Spurious balance in the celebrity culture

Isn’t it terrible how today we are exposed to so much idiocy, not least through the BBC, just because of the cult of celebrity?

The response to the post David made about “most disliked” BBC personalities just shows the flip-side to the pursuit of celebrity- which is that many people are sick of their inanity.

This blog is about bias, but there are some intersecting themes. Sometimes a comment is made and reported not because of newsworthiness per se but because of celebrity. How can a journalist be balanced starting from a statement like “Chefs should be fined if they haven’t got ingredients in season on their menu.”? Mussolini, Hitler, would have been proud of such high kitchen standards.

If your ten year old brother said it you’d tell him to shut up, but if Gordon Ramsay said it, and you were a BBC journalist, it’d be “news” (there again, who made G.R. except the BBC-led media establishment?).

Two lines of criticism have been picked up by the BBC, unworkability! and trade for poorer countries, but as Neil Reddin points out, the biggest of all is missing: the freedom argument.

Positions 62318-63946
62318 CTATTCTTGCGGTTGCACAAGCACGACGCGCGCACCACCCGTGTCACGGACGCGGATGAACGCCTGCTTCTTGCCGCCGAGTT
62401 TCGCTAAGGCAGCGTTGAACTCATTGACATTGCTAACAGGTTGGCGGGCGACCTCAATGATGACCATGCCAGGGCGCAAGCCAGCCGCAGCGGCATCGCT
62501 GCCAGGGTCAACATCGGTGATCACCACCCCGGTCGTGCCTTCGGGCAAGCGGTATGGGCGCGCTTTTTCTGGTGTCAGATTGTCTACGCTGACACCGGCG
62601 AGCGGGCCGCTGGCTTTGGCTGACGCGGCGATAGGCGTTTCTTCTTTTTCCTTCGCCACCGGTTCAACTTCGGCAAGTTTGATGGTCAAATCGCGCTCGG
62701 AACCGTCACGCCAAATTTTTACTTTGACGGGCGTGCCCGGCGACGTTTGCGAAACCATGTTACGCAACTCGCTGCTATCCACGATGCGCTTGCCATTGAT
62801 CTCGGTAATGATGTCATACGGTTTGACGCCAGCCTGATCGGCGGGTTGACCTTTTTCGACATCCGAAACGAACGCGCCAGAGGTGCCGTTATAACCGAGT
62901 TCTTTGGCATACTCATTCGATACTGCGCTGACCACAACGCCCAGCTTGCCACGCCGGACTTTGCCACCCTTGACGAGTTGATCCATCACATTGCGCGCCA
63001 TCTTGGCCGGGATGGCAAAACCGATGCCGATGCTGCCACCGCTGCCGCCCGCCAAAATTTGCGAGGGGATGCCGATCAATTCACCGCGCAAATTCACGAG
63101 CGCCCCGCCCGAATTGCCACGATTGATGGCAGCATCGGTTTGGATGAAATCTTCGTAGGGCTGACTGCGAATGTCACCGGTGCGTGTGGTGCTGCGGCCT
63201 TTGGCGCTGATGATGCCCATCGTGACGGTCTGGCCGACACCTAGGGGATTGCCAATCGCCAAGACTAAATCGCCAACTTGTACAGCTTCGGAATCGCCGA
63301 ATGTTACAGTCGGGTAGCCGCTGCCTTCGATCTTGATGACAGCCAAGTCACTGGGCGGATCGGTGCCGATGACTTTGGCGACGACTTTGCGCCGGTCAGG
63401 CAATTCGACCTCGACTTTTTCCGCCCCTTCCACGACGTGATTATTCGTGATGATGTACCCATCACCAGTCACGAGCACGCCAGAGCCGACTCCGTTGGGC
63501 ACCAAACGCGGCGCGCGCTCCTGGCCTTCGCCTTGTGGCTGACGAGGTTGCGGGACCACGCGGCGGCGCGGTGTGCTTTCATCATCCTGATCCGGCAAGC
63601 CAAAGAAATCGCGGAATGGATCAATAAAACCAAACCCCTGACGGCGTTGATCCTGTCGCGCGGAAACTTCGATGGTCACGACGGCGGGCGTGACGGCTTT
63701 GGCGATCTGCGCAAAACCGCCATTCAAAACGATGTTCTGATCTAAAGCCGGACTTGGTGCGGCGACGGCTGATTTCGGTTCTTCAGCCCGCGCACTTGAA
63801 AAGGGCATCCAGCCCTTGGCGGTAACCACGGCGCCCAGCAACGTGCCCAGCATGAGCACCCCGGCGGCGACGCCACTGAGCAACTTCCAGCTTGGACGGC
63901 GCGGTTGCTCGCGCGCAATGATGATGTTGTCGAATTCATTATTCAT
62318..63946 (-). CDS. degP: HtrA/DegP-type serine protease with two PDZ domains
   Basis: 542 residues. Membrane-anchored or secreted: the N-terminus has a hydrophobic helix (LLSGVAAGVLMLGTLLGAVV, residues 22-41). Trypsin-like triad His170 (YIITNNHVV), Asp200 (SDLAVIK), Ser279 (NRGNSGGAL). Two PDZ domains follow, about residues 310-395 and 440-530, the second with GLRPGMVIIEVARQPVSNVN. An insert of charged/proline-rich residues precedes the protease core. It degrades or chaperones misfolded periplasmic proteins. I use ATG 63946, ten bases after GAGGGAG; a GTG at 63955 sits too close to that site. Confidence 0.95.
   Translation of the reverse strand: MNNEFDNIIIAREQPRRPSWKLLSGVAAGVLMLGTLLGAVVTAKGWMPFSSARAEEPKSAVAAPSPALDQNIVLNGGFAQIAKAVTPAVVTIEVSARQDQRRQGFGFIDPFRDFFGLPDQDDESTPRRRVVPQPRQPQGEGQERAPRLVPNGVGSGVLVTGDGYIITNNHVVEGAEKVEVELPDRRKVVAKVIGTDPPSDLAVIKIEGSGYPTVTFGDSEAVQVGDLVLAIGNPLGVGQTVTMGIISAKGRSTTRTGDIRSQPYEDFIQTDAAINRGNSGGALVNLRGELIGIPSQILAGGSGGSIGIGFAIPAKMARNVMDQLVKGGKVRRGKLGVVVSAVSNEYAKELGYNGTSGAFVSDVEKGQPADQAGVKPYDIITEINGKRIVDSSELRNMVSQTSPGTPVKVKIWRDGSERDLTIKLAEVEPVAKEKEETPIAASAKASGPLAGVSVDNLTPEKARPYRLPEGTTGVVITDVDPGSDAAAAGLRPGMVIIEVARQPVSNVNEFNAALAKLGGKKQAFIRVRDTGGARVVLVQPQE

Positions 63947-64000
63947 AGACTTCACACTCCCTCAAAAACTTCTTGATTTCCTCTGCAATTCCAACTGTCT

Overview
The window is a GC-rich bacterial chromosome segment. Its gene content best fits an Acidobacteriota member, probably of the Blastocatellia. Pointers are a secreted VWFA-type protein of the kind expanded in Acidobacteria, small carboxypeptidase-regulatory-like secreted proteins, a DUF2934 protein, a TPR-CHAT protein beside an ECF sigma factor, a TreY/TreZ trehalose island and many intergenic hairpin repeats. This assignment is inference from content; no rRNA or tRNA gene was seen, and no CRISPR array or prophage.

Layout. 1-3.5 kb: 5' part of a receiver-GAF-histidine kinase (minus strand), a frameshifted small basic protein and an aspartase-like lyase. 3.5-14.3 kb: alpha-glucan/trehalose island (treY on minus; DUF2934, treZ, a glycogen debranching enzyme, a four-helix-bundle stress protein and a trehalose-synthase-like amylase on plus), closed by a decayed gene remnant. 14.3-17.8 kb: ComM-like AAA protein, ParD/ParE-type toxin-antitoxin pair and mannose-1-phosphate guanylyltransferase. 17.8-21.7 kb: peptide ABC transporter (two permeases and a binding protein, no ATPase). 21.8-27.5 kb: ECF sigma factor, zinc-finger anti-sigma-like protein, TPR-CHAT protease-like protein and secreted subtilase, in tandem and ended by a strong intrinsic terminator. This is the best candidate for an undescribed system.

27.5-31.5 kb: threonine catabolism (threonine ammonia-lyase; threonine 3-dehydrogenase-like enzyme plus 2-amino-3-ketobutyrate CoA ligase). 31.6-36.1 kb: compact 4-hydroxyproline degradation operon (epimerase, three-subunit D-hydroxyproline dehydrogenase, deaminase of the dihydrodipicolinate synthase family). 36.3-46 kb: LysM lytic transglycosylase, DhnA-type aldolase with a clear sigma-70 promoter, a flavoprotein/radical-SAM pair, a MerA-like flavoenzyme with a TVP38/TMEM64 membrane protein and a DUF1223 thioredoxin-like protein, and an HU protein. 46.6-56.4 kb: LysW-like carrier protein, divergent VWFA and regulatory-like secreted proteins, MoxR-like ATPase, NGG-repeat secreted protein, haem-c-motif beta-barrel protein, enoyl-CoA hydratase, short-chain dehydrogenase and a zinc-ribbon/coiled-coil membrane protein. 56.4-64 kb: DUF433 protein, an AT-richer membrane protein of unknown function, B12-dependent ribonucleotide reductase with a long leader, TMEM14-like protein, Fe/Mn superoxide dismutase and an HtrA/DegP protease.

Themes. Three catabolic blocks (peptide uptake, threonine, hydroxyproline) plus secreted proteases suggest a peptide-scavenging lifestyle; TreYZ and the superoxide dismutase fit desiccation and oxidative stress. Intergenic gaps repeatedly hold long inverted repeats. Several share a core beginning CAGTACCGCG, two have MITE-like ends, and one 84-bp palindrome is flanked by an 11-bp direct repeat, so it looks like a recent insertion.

“See what was missing? Of course, there was no mention of consumers making their own choices over where their food comes from. Individual freedom and all that. Hard to believe that the BBC, an organisation funded by a mechanism that gives its consumers no choice, could miss that one *cough*.”

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3 Responses to Spurious balance in the celebrity culture

  1. Jack Bauer says:

    The idea of an eff-mouthed Scots Gordon lecturing anyone about anything is an absurdity.

    Why it’s almost as if the professional twa+ had a book out last wee,k and was seeking to say something controversial so that the tax funded BBC could give him free publicity.

    But that couldn’t be true could it?


  2. Anon says:

    The point about how it is what is not said that sets the agenda is a good one.


  3. John Bosworth says:

    I’ve never understood the fascination of Gordon Ramsay. Why do we celebrate what is, after all, a supreme example of bad management?